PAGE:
Award brings Huff some redemption

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September 29, 2008|By Dan Connolly | Dan Connolly,dan.connolly@baltsun.com

Ten months after using an expletive on a national radio show to describe Baltimore, and six months removed from being booed lustily on Opening Day at Camden Yards, Orioles designated hitter Aubrey Huff completed a bizarre but highly successful season by being named the 2008 Most Valuable Oriole yesterday.

Huff was presented with the Louis M. Hatter MVO Award by club president Andy MacPhail, who fined him an undisclosed amount last year after Huff's controversial and risque November appearance on Sirius Radio's Bubba The Love Sponge.

Seemingly vindicated, Huff walked off the field during pre-game ceremonies yesterday and tipped his cap to the cheering crowd.

"Hopefully, all is forgotten and we can go into next year and try to do it all over again," Huff said, before pausing and adding, "But not the radio show, though."

Huff ended the season batting .304 with 32 homers and a career-high 108 RBIs, a year after he hit just 15 homers. After having offseason sports hernia surgery, Huff couldn't do any baseball-related activities before spring training. That inactivity might have helped the usually slow starter stay fresh and excel in 2008.

"This year, I did absolutely nothing except for maybe stretching and cardio," he said. "I didn't pick up a bat or baseball until spring training. And I guarantee that's what I'll do again this [offseason]."

Becoming the 36th player to win the award, Huff finished first in the balloting, ahead of right fielder Nick Markakis and second baseman Brian Roberts, respectively. Also receiving votes, in a poll of local media, were third baseman Melvin Mora, closer George Sherrill and starter Jeremy Guthrie.

Huff, 31, was the only player named on all 27 ballots, capping a season that started with a shower of boos.

"Maybe it motivated him," Orioles manager Dave Trembley said. "Maybe this was his way of trying to do things a little bit better. Maybe this was his way of trying to undo some of the things that he probably wished he could have taken back - that's how I look at it. He certainly didn't let anything bother him."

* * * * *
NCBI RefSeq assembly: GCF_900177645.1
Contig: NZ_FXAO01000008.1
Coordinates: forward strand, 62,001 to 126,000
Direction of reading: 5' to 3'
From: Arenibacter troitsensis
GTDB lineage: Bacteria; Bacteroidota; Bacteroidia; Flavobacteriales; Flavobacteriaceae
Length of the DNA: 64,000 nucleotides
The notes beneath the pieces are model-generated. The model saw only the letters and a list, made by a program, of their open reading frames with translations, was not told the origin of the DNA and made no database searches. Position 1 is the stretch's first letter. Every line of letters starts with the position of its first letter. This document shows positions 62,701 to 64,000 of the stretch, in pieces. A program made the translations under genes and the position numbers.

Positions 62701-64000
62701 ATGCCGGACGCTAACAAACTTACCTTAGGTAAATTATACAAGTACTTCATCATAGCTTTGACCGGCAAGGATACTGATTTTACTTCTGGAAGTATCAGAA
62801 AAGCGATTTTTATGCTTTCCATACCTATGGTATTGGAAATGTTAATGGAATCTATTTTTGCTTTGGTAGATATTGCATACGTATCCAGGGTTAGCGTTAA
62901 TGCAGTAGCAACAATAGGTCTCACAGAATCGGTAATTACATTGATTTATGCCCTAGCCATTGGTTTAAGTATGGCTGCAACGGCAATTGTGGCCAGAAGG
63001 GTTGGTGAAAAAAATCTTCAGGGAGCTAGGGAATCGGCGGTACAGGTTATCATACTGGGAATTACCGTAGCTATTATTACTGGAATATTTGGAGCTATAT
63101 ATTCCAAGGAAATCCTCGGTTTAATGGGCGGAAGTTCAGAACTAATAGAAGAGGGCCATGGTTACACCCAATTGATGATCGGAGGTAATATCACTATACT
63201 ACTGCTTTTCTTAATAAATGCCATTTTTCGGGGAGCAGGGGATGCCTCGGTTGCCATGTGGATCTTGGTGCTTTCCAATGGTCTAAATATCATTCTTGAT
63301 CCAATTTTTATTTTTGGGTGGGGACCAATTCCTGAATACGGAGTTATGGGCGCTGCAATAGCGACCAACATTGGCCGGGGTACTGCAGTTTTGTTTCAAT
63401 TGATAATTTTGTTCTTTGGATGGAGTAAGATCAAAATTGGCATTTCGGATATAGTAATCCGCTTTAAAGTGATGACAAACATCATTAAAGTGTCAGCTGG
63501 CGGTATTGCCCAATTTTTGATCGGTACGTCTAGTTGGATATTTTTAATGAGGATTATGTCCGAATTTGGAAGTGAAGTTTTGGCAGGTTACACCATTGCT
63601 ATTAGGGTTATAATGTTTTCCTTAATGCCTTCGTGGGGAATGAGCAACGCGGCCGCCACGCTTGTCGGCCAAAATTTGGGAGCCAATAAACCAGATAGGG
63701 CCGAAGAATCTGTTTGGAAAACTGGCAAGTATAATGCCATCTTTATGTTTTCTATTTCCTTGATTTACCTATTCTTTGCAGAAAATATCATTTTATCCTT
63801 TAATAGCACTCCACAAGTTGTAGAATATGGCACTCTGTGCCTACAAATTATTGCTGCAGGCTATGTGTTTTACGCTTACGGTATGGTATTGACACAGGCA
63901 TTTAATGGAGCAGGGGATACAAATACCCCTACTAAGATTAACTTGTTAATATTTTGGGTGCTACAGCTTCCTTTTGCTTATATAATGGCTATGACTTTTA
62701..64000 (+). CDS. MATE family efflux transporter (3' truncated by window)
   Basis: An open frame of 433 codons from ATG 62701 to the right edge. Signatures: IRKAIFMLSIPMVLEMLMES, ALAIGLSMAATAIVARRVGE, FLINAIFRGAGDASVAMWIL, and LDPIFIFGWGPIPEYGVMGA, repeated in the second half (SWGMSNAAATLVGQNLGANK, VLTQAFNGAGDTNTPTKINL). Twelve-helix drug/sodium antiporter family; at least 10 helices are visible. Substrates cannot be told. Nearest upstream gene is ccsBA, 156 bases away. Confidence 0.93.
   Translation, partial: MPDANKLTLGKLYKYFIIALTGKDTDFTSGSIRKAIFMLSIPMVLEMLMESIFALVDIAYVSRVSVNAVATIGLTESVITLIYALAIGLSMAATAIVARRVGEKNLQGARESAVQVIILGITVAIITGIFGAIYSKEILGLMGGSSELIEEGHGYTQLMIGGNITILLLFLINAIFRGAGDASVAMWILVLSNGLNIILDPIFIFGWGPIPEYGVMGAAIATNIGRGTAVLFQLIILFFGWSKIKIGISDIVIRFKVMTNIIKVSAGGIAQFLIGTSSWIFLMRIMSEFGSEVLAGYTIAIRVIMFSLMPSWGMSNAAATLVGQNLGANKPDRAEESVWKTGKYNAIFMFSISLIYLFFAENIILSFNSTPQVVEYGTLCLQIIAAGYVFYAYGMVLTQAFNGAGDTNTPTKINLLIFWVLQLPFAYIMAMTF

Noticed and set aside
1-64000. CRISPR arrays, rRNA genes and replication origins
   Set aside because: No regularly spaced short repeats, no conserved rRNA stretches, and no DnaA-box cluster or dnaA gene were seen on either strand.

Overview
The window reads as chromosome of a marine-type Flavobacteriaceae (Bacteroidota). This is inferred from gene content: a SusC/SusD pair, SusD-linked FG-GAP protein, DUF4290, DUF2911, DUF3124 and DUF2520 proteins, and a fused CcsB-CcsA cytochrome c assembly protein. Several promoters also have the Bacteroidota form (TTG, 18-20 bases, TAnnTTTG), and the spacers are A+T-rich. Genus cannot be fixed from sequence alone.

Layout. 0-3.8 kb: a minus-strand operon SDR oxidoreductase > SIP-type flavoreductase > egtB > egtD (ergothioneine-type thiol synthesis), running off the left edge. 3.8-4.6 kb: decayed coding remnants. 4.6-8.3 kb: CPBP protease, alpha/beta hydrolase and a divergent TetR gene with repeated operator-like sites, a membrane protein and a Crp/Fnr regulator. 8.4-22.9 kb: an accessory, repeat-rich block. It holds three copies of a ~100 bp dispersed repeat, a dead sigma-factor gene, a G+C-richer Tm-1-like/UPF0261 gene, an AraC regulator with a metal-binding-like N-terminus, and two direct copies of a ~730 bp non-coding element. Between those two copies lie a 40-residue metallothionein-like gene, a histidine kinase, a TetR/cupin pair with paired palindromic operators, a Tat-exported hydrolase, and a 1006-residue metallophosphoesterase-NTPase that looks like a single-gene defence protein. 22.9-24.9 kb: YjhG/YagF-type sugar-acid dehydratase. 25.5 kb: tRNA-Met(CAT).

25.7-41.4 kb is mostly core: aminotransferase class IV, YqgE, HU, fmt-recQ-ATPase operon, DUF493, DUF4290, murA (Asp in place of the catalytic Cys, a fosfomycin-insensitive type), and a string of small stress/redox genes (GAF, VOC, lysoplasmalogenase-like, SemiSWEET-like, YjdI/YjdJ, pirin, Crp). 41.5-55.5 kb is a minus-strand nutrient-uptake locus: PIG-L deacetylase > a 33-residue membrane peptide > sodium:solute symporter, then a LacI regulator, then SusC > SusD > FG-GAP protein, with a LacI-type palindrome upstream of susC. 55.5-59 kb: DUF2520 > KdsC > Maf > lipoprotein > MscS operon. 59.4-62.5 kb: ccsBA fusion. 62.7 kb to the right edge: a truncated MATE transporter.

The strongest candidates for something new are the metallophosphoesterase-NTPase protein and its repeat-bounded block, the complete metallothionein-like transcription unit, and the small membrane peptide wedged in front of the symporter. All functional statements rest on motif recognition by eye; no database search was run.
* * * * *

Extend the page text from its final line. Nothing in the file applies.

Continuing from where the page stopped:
Sign him up

During Huff's pre-game news conference, he was asked whether the Orioles should look to extend Markakis' contract this winter.

Huff didn't hesitate in throwing his support toward one of the guys who set up his 108-RBI season.

"I think that has to be done," Huff said. "You look around the league, you've got so many young guys getting locked up that haven't done half the things he has done."

Markakis, 24, is entering his first year of arbitration, and MacPhail has expressed interest in signing him to a long-term deal.

"If you are talking about a face of an organization and a franchise player," Huff said, "he's the guy you want to build around in the future."

Seeking injury relief

A magnetic resonance imaging on left-hander Jamie Walker's elbow showed no ligament damage, but Walker said he would seek a second opinion with renowned orthopedist James Andrews soon. It's possible he could have arthroscopic surgery, but Walker said he expects to be fully healthy by spring training.

Right-handed reliever Jim Miller said doctors have told him the tendon tear below and behind his right shoulder will not need surgery. Miller said it's similar to an injury the Milwaukee Brewers' Ben Sheets suffered in 2005, and Sheets' healed with rest and rehabilitation. Miller said he wouldn't participate in any baseball activities for six to eight weeks.

Under 2 million

The Orioles drew 19,544 yesterday, bringing their season total to 1,950,077 for 78 dates. It's the lowest in Camden Yards history and the Orioles' worst mark since they drew 1.66 million at Memorial Stadium in 1988.

It's also the fewest number of home dates the Orioles have had since the strike-shortened season of 1995. The 2008 Orioles had one game canceled because of weather and two single-gate doubleheaders.

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